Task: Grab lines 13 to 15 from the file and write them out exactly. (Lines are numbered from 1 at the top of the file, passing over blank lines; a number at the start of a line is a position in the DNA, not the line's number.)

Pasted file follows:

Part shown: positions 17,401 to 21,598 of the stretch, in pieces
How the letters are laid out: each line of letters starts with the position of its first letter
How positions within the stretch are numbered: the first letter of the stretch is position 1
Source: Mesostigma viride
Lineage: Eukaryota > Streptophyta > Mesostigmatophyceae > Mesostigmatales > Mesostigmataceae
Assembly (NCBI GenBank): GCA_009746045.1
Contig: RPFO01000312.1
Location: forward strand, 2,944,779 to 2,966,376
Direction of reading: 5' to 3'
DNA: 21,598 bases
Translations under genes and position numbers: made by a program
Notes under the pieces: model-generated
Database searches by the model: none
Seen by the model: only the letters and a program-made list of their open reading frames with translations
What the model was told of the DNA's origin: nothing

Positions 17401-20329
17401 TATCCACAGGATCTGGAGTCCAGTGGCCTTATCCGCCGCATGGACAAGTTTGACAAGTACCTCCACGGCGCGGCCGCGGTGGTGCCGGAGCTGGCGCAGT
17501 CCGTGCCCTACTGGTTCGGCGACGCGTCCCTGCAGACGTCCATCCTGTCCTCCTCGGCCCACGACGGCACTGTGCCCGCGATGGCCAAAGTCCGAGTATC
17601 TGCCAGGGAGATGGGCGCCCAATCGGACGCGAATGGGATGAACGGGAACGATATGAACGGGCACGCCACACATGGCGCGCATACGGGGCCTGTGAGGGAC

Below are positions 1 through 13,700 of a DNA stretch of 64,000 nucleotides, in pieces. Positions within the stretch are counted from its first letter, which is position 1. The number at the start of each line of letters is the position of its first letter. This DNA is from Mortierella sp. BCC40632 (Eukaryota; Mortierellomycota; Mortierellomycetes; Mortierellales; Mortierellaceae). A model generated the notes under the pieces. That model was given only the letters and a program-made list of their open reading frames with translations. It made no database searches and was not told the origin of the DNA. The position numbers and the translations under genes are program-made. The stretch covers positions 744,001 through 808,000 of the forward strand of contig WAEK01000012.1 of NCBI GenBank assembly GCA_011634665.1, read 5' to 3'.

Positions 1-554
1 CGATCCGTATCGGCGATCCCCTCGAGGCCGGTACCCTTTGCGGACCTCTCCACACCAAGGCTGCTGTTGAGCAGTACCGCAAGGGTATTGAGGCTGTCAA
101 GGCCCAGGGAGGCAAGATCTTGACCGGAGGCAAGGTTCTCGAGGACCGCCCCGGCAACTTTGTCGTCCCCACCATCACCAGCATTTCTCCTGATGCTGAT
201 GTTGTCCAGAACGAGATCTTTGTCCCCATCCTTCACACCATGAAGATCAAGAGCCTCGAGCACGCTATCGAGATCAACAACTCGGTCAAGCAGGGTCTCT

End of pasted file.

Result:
Database searches by the model: none
Seen by the model: only the letters and a program-made list of their open reading frames with translations
What the model was told of the DNA's origin: nothing